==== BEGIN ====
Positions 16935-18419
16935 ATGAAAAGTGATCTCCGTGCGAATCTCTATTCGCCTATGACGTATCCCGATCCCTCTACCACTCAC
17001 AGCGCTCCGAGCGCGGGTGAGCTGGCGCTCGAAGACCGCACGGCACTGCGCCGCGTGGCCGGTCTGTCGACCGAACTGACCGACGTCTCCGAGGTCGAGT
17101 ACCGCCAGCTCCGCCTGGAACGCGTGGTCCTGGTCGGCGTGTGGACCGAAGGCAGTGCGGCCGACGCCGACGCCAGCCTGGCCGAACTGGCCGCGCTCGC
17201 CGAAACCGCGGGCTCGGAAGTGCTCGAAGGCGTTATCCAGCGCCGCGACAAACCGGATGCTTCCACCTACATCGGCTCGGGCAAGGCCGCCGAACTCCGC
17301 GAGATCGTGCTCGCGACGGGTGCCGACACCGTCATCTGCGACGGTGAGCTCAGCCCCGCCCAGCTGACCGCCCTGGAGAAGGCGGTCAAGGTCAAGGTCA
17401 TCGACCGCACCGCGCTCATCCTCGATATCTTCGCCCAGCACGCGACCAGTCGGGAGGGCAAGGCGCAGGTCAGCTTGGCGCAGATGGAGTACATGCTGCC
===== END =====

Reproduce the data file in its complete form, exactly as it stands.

Positions 16935-18419
16935 ATGAAAAGTGATCTCCGTGCGAATCTCTATTCGCCTATGACGTATCCCGATCCCTCTACCACTCAC
17001 AGCGCTCCGAGCGCGGGTGAGCTGGCGCTCGAAGACCGCACGGCACTGCGCCGCGTGGCCGGTCTGTCGACCGAACTGACCGACGTCTCCGAGGTCGAGT
17101 ACCGCCAGCTCCGCCTGGAACGCGTGGTCCTGGTCGGCGTGTGGACCGAAGGCAGTGCGGCCGACGCCGACGCCAGCCTGGCCGAACTGGCCGCGCTCGC
17201 CGAAACCGCGGGCTCGGAAGTGCTCGAAGGCGTTATCCAGCGCCGCGACAAACCGGATGCTTCCACCTACATCGGCTCGGGCAAGGCCGCCGAACTCCGC
17301 GAGATCGTGCTCGCGACGGGTGCCGACACCGTCATCTGCGACGGTGAGCTCAGCCCCGCCCAGCTGACCGCCCTGGAGAAGGCGGTCAAGGTCAAGGTCA
17401 TCGACCGCACCGCGCTCATCCTCGATATCTTCGCCCAGCACGCGACCAGTCGGGAGGGCAAGGCGCAGGTCAGCTTGGCGCAGATGGAGTACATGCTGCC